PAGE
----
Copyright | (c) Tom Harding 2020 |
---|---|

License | MIT |

Safe Haskell | None |

Language | Haskell2010 |

`Holmes`

is a type for solving constraint problems. These computations are
executed with `IO`

, which allows for extra features such as the ability to
`shuffle`

the input configuration.

If this isn't a feature you require, you may prefer to use the
Control.Monad.Watson interface, which offers a pure version of the API thanks
to its use of `ST`

. The internal code is shared between the two,
so results between the two are consistent.

## Synopsis

- data Holmes (x :: Type)
- class Monad m => MonadCell (m :: Type -> Type)
- backward :: (Typeable x, Merge x, Merge y) => (forall m. MonadCell m => Prop m x -> Prop m y) -> y -> IO (Maybe x)
- forward :: (Typeable x, Merge x, Merge y) => (forall m. MonadCell m => Prop m x -> Prop m y) -> x -> IO (Maybe y)
- runAll :: Holmes x -> IO [x]
- runOne :: Holmes x -> IO (Maybe x)
- satisfying :: (EqC f x, EqR f, Typeable x) => Config Holmes (f x) -> (forall m. MonadCell m => [Prop m (f x)] -> Prop m (f Bool)) -> IO (Maybe [f x])
- shuffle :: Config Holmes x -> Config Holmes x
- unsafeRead :: Cell Holmes x -> Holmes x
- whenever :: (EqC f x, EqR f, Typeable x) => Config Holmes (f x) -> (forall m. MonadCell m => [Prop m (f x)] -> Prop m (f Bool)) -> IO [[f x]]

# Documentation

data Holmes (x :: Type) Source #

A monad capable of solving constraint problems using `IO`

as the
evaluation type. Cells are represented using `IORef`

references,
and **provenance** is tracked to optimise backtracking search across
multiple branches.

class Monad m => MonadCell (m :: Type -> Type) Source #

The DSL for network construction primitives. The following interface provides the building blocks upon which the rest of the library is constructed.

If you are looking to implement the class yourself, you should note the lack of functionality for ambiguity/searching. This is deliberate: for backtracking search (as opposed to truth maintenance-based approaches), the ability to create computation branches dynamically makes it much harder to establish a reliable mechanism for tracking the effects of these choices.

For example: the approach used in the `MoriarT`

implementation is to separate the introduction of ambiguity into one
definite, explicit step, and all parameters must be declared ahead of time
so that they can be assigned indices. Other implementations should feel free
to take other approaches, but these will be implementation-specific.

#### Instances

MonadCell Holmes Source # | |

Defined in Control.Monad.Holmes | |

PrimMonad m => MonadCell (MoriarT m) Source # | |

Defined in Control.Monad.MoriarT discard :: MoriarT m x Source # fill :: x -> MoriarT m (Cell (MoriarT m) x) Source # watch :: Cell (MoriarT m) x -> (x -> MoriarT m ()) -> MoriarT m () Source # with :: Cell (MoriarT m) x -> (x -> MoriarT m ()) -> MoriarT m () Source # write :: Merge x => Cell (MoriarT m) x -> x -> MoriarT m () Source # | |

MonadCell (Watson h) Source # | |

Defined in Control.Monad.Watson |

backward :: (Typeable x, Merge x, Merge y) => (forall m. MonadCell m => Prop m x -> Prop m y) -> y -> IO (Maybe x) Source #

Run a function between propagators "backwards", writing the given value as the output and then trying to push information backwards to the input cell.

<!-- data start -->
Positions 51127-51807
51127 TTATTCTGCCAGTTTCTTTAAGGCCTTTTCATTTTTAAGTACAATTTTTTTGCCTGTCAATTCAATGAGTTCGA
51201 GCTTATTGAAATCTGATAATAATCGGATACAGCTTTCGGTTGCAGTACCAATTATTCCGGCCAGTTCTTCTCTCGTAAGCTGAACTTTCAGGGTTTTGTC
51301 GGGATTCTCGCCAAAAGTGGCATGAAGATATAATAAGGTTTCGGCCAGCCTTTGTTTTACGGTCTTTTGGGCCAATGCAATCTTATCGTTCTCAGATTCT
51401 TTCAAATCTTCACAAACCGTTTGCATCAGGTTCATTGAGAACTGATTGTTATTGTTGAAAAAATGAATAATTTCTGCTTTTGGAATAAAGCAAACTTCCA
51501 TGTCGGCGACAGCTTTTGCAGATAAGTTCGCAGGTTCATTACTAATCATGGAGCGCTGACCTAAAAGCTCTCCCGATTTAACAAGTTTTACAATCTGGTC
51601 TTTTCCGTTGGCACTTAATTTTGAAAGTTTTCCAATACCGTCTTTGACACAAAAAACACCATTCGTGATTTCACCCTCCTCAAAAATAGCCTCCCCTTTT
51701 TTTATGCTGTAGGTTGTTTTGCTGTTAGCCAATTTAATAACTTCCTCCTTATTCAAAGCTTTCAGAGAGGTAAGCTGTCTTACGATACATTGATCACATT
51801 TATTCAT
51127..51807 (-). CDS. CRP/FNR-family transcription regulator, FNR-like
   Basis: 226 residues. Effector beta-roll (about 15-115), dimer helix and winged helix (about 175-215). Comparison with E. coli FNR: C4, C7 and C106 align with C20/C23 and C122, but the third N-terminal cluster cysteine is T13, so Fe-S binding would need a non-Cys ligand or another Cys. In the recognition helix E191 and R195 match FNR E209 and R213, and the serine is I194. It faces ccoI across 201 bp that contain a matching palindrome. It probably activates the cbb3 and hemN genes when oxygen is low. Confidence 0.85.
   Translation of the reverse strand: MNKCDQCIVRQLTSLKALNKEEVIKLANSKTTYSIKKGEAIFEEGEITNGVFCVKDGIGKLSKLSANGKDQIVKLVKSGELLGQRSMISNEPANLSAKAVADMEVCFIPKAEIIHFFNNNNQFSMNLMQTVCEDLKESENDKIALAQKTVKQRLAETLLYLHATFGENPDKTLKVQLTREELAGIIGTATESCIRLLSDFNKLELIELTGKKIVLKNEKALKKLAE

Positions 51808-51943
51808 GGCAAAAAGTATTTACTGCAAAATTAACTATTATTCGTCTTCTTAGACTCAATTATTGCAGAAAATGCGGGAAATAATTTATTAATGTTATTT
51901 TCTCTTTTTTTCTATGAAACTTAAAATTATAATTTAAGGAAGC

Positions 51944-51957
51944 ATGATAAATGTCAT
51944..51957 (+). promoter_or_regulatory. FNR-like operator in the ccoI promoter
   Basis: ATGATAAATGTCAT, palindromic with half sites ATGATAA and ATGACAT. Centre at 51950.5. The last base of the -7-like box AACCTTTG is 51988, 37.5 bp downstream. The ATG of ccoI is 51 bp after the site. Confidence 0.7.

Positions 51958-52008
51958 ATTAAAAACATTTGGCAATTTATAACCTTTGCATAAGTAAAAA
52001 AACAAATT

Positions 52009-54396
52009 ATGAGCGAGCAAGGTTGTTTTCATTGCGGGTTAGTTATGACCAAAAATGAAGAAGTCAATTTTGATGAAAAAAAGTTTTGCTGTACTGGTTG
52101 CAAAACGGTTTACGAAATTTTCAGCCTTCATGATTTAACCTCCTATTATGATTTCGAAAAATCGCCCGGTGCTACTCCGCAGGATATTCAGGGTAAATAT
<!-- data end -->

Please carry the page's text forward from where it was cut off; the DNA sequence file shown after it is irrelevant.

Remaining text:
forward :: (Typeable x, Merge x, Merge y) => (forall m. MonadCell m => Prop m x -> Prop m y) -> x -> IO (Maybe y) Source #

Run a function between propagators with a raw value, writing the given value to the "input" cell and reading the result from the "output" cell.

runAll :: Holmes x -> IO [x] Source #

Interpret a `Holmes`

program into `IO`

, returning a list of all successful
branches' outputs. It's unlikely that you want to call this directly,
though; typically, `satisfying`

or `whenever`

are more likely the things you
want.

runOne :: Holmes x -> IO (Maybe x) Source #

Interpret a `Holmes`

program into `IO`

, returning the first successful
branch's result *if* any branch succeeds. It's unlikely that you want to
call this directly, though; typically, `satisfying`

or `whenever`

are more
likely the things you want.

satisfying :: (EqC f x, EqR f, Typeable x) => Config Holmes (f x) -> (forall m. MonadCell m => [Prop m (f x)] -> Prop m (f Bool)) -> IO (Maybe [f x]) Source #

Given an input configuration, and a predicate on those input variables,
return the **first** configuration that satisfies the predicate.

shuffle :: Config Holmes x -> Config Holmes x Source #

Shuffle the refinements in a configuration. If we make a configuration
like `100 `

, the first configuration will be one hundred `from`

[1 .. 10]`1`

values. Sometimes, we might find we get to a first solution *faster* by
randomising the order in which refinements are given. This is similar to the
"random restart" strategy in hill-climbing problems.

Another nice use for this function is procedural generation: often, your results will look more "natural" if you introduce an element of randomness.

unsafeRead :: Cell Holmes x -> Holmes x Source #

Unsafely read from a cell. This operation is unsafe because it doesn't
factor this cell into the provenance of any subsequent writes. If this value
ends up causing a contradiction, we may end up removing branches of the
search tree that are totally valid! This operation is safe as long as it is
the **very last thing** you do in a computation, and its value is **never**
used to influence any writes in any way.

whenever :: (EqC f x, EqR f, Typeable x) => Config Holmes (f x) -> (forall m. MonadCell m => [Prop m (f x)] -> Prop m (f Bool)) -> IO [[f x]] Source #

Given an input configuration, and a predicate on those input variables,
return **all configurations** that satisfy the predicate. It should be noted
that there's nothing lazy about this; if your problem has a lot of
solutions, or your search space is very big, you'll be waiting a long time!